9zppzp-zppzpp0

9-+-+-+-+0

9+-+p+-+-0

9-+-zP-vL-+0

9+-+-+-+-0

9PzPP+PzPPzP0

9tRN+QmKLsNR0

xiiiiiiiiy

It has been played by world champion Carlsen, Kasparov, Kramnik, So,

Nakamura

pages. e computer is almost useless if you ask it what is the best answer to it. My favourite example is the following position:

the list could go on several

XIIIIIIIIY

9rsn-wq-trk+0

9zplzp-+pzpp0

9-zp-vlpsn-+0

9+-+p+-+-0

9-+-zP-+-+0

9+-zPLzP-vL-0

9PzP-sN-zPPzP0

9tR-+QmK-sNR0

xiiiiiiiiy

Would you believe that Stock sh 8 at depth 41 offers as best the following line:

8.Rc1!!? Ne4 9.Ne2 Nf6!!? 10.Ng1!!?, evaluating it at 0.00!!

e closed centre and virtually no threats make such positions difficult for computer analysis. On any turn both sides have at least 4-5 candidate-moves of equal worth. It is a laborious task to encompass the maze of branches and transpositions that arise. You could easily drown into the sea of variations.

I have endeavoured to select several systems for Black so you could pick out something that suits your taste. My task was to offer clear plans and answers in the “Main Ideas” sections, and a tree-like presentation in the “Step by Step” sections. e annotated games often present back-up lines or additional information which would only distract you from the more important lines.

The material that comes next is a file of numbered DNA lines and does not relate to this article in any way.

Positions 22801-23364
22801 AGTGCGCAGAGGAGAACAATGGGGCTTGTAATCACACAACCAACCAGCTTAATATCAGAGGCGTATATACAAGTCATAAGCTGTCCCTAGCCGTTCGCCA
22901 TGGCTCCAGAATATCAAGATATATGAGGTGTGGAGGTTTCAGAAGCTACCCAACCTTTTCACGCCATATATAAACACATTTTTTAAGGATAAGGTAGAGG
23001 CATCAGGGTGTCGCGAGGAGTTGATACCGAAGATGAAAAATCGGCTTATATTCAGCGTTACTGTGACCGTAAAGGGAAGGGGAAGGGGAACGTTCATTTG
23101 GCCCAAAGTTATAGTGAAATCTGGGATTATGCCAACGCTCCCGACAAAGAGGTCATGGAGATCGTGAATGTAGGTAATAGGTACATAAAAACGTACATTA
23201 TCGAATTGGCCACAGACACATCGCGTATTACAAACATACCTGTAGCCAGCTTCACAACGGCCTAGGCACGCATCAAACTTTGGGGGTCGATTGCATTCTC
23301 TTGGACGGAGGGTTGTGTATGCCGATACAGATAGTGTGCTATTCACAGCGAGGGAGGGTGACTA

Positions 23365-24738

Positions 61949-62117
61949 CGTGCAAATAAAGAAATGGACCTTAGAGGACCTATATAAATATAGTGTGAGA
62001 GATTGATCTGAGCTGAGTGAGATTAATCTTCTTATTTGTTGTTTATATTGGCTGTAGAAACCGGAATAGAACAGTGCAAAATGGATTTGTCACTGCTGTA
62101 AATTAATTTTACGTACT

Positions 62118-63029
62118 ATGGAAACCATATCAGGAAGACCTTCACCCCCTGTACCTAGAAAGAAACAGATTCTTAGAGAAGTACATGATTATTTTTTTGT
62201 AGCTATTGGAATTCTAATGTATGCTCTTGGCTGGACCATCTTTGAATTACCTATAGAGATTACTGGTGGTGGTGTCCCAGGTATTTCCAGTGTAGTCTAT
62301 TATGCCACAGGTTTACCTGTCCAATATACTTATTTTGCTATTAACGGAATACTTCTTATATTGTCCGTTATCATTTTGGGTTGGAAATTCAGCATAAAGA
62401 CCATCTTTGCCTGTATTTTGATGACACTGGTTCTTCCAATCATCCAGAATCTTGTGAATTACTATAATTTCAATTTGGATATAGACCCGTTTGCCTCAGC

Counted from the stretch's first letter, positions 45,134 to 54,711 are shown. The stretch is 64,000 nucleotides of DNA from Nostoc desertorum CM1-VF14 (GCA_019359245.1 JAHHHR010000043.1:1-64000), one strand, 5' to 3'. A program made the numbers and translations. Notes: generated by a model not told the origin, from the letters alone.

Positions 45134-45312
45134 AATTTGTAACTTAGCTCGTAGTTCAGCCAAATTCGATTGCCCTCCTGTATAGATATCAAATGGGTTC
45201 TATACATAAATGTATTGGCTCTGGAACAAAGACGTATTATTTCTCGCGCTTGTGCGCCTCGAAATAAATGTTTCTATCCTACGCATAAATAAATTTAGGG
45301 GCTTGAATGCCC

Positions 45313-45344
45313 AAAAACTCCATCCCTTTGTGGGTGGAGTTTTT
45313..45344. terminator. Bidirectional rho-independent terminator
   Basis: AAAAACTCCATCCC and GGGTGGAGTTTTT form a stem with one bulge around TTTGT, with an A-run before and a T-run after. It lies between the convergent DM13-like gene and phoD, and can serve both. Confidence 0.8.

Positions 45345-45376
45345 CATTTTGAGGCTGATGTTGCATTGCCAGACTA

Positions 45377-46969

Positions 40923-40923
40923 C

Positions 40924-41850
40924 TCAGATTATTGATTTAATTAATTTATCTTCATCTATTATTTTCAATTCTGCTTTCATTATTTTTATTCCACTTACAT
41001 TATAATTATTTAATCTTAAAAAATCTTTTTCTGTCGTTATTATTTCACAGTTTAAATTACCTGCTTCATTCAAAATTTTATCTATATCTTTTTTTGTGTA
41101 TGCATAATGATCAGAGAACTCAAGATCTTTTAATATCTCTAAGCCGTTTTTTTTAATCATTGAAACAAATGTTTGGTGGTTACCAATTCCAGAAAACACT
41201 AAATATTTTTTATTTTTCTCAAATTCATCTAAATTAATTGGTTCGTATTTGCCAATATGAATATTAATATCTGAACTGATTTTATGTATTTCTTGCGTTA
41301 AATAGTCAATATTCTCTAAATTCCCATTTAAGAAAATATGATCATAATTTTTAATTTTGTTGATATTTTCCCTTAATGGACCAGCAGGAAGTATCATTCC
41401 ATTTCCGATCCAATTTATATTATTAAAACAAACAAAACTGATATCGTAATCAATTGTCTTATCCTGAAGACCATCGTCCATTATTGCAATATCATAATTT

Note that I’m not biased towards Black’s cause. I started playing the London about 10 years ago with White and I have hundreds of blitz and rapid games on the ICC server at highest level (3300+ Elo).

Practical experience shows that many Black players at some point begin testing the London System with White, too. at is possible because this opening counts on understanding the plans and structures. If you feel con dent with Black, you should perform well with the other colour, too.

K iril Georgiev

July 2017

I ntroduction

I ’ll start by de ning the terms. e classical treatment of the London System is the move sequence 1.d4 d5 2.N f3 Nf6

3.Bf4.

XIIIIIIIIY

9rsnlwqkvl-tr0

9zppzp-zppzpp0

9-+-+-sn-+0

9+-+p+-+-0

9-+-zP-vL-+0

9+-+-+N+-0

9PzPP+PzPPzP0

9tRN+QmKL+R0

xiiiiiiiiy

I devote Chapter 7 to this particular order of moves (and to 3.c3).

In the rest of the book I assume that White delays Nf3 in favour of the more exible and trendy approach 2.Bf4, followed up by e3 or c3. It is called the Accelerated London System. In most cases the lines interweave and I try to point out the pros and cons of the different move orders.

I also pay attention to schemes with an

early 3.Nc3. I have not separated them in an independent chapter, since the character of play greatly depends on Black’s choice. For instance, 1.d4 Nf6 2.Bf4 d5 3.Nc3 is commonly called the Jobava Attack.